Aquino veto on LAF in 2015 budget questioned

Martinez also probed Pres. Aquino’s veto of the Legal Assistance Fund (LAF) for the 2015 budget. In his Veto Message last December 2014, Aquino included the LAF in items in the General Appropriations Act 2015 placed under “conditional implementation” and subject to the approval of the Department of Budget and Management (DBM).

The president’s veto also called for a creation of a so-called “special fund” for the LAF, suggesting that funds for the LAF will be sourced elsewhere other than what is stated in the law.

Republic Act 8042, amended by RA 10022, or the Magna Carta for Migrant Workers requires a P100-million LAF in the national budget sourced from the following: P50 million from the Presidential Social Fund, P30 million from the Contingency Fund of the President and P20-million from OWWA. He said that only an average of P30-million has been allocated for the LAF since Aquino became president in 2010.

He also demanded an explanation from the government on why funds for the LAF has been slashed since 2010, while there have been reports that at least P52 million in legal funds for OFWs were unused since 2011. “Kailangang magpaliwanag ni Aquino. Ibig bang sabihin nito pati ang LAF na-DAP (Disbursement Acceleration Program) na?” Martinez said.

Supporters of the #SaveMaryJaneVeloso campaign will hold a rally at the Indonesian embassy on April 24, the deadline for the temporary reprieve on executions announced by the Indonesian government. ###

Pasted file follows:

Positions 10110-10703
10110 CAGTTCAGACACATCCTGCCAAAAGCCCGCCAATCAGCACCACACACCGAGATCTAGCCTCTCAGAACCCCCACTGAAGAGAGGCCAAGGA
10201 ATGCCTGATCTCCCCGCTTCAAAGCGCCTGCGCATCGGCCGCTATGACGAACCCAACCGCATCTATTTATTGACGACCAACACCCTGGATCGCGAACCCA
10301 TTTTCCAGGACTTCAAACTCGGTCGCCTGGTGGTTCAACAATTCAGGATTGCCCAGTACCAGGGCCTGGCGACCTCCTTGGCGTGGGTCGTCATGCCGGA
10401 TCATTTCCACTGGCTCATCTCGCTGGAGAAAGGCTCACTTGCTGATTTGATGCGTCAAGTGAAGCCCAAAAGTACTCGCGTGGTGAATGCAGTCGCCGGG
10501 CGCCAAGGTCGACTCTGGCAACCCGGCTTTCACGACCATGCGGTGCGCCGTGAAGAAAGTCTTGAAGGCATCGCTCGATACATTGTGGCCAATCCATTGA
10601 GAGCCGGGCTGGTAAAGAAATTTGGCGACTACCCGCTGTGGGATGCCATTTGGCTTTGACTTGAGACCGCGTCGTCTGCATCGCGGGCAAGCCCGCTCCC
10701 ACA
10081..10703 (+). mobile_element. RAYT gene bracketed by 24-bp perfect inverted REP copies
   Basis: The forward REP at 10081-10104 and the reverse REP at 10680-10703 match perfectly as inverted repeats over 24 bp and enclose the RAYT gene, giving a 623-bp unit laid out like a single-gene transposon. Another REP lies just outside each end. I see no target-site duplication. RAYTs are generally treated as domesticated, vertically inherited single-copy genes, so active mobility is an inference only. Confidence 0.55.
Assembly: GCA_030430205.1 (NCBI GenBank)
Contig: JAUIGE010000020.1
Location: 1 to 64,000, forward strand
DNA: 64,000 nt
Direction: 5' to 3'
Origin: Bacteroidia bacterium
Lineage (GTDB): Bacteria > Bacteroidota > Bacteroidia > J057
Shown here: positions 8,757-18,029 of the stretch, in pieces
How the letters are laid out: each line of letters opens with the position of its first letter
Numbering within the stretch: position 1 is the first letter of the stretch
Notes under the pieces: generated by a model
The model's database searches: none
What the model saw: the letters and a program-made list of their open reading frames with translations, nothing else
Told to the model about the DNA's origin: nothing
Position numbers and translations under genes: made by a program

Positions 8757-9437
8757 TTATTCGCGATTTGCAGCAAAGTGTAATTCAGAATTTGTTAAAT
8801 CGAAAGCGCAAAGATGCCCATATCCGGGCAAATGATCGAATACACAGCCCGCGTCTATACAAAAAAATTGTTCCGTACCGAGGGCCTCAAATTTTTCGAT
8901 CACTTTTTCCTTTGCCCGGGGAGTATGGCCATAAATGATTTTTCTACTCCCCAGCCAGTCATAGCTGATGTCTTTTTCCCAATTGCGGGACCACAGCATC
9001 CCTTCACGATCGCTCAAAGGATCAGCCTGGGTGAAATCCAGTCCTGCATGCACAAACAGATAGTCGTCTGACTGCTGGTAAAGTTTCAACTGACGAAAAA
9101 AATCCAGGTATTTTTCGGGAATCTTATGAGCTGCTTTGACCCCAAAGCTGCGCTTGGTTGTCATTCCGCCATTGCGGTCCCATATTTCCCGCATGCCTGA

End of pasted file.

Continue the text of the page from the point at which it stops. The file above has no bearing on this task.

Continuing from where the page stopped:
Matrix of possible death row and jailed cases

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Kin of OFW who died under mysterious circumstances in Saudi decry white-wash by PH gov’t

rochelle masubay picThe family of Rochelle Lechido Masubay, a Filipina domestic worker who died under mysterious circumstances in Taif, Kingdom of Saudi Arabia, slammed government officials for “white-washing” and “covering-up” the cause of her death.

Masubay’s death was declared a “suicide”. Her family, however, suspect foul play. Masubay’s family also said that the POEA (Philippine Overseas Employment Administration) Welfare Employment Office asked them to sign a “quit-claim” and “compromise agreement” supposedly as requirement for the repatriation of her remains. (Please see attached documents)

Masubay, a native of Tacloban, Leyte and mother of two, was deployed to KSA by Fors Recruitment Agency on May 25, 2014. Her common-law husband Rodolfo Malinao was able to talk to her for the last time on June 26, 2014. Despite multiple efforts, he was not able to contact or talk to her since.

Last January 2015, Malinao went to the office of Fors Recruitment Agency to report her missing. They told her that she had been dead since October 16, 2014 and that she committed suicide. Her death certificate, however, indicates her date of death on July 1, 2014. (See attached document)